"We hope it will give comfort and some renewed focus to the federal Environmental Protection Agency [EPA] for our final approval required to get going," he adds, referring to the underground injection control (UIC) permit from the federal agency - the absolute final permit required for the phase 1 production test facility, which is in the final stages of review, according to the company. It hopes it will secure the last permit before the end of the year.
McPhie says the process for the state permit was "thorough", with the company receiving approximately 200 comments from the public consultation, which Curis was "able to address fully", according to McPhie. "There were questions making sure the science and engineering was protective of the water quality."
The Florence project has a long history, having been advanced to a prefeasibility study level and attaining full project permits when it was owned by BHP Copper in the late 1990s. Curis has been working to amend and update these operational permits, with the aim of starting phase 1 copper production later this year.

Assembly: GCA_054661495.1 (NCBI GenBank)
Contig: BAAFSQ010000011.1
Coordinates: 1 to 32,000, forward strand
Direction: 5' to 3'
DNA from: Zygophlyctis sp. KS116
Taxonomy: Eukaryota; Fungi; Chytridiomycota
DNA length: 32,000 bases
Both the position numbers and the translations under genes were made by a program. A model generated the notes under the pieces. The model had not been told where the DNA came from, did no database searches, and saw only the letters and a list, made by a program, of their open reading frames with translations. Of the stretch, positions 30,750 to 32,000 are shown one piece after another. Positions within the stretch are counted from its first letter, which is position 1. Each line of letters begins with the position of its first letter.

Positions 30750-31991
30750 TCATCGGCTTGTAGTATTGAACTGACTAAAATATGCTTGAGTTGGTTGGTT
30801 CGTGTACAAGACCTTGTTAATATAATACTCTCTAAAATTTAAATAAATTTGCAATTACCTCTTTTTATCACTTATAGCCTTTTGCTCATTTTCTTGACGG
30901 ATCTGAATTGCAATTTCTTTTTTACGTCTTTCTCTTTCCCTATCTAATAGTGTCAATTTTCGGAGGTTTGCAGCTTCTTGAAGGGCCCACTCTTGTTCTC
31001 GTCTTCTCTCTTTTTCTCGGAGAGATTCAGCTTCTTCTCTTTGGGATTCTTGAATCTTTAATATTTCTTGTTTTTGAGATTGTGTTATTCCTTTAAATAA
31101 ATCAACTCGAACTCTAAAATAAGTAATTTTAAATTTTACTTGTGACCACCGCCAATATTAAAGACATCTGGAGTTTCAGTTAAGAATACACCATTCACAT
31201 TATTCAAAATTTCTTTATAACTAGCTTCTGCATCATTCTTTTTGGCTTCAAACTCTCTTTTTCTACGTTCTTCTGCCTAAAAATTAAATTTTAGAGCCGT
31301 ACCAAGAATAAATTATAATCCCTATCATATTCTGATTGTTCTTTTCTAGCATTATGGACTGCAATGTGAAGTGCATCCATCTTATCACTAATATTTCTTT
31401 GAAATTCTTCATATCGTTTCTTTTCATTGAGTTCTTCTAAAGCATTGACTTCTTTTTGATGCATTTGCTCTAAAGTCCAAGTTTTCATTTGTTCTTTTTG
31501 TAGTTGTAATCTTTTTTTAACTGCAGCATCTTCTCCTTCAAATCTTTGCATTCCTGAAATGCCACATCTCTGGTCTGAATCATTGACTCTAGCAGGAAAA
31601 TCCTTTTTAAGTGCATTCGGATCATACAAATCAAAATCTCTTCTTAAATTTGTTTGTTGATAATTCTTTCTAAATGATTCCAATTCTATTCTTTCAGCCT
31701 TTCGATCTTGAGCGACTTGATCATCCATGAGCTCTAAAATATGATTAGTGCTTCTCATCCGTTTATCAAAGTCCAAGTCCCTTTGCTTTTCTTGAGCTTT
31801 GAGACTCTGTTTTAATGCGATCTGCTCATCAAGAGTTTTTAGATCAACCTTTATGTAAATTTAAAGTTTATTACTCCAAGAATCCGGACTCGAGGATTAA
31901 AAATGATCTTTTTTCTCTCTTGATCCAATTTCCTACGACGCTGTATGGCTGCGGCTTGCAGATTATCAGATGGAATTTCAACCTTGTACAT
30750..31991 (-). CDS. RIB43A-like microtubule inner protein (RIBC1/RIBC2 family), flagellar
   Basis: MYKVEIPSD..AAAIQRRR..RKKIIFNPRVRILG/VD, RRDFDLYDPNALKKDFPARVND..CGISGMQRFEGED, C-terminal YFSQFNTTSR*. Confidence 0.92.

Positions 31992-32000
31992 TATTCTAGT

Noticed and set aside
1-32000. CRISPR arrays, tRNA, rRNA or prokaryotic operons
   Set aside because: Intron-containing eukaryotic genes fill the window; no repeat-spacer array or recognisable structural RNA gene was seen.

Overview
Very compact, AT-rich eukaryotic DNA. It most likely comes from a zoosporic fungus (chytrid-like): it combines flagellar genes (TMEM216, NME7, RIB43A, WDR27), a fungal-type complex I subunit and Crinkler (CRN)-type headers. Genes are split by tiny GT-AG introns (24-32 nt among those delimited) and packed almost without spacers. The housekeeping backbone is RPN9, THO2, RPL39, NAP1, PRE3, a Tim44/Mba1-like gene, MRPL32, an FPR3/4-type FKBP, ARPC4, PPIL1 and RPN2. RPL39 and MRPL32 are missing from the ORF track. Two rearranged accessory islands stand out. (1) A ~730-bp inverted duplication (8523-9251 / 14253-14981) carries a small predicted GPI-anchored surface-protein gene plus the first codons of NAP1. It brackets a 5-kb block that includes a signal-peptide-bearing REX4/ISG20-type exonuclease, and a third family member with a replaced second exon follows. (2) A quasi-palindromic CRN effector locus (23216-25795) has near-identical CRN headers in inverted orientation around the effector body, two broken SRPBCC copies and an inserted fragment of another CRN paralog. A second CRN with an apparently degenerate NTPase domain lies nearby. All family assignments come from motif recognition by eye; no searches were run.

The company recently wrapped up a C$6 million “premium-to-market” non-brokered financing, and last year closed a $40 million finance facility with RK Mine Finance Trust (Red Kite), to help fund the development of its project. With its financing in place, detailed engineering complete, and long lead time equipment ordered, the final state permit brings Curis one step closer to the start of copper production at the site.
Copper from the project will be recovered through an in-situ process, which according to McPhie offers significant advantages over other mining techniques. Importantly, he says there are only modest surface impacts, with no open pits, waste rock piles or tailings facilities and no need for the use of explosives. When finished, the land can be returned "to equally productive use". "It has very little impact while mining. The wells are 12 inches in diameter, and when finished, you can remove the well and fill in the 12-inch hole with concrete and there will be almost no evidence you were ever there."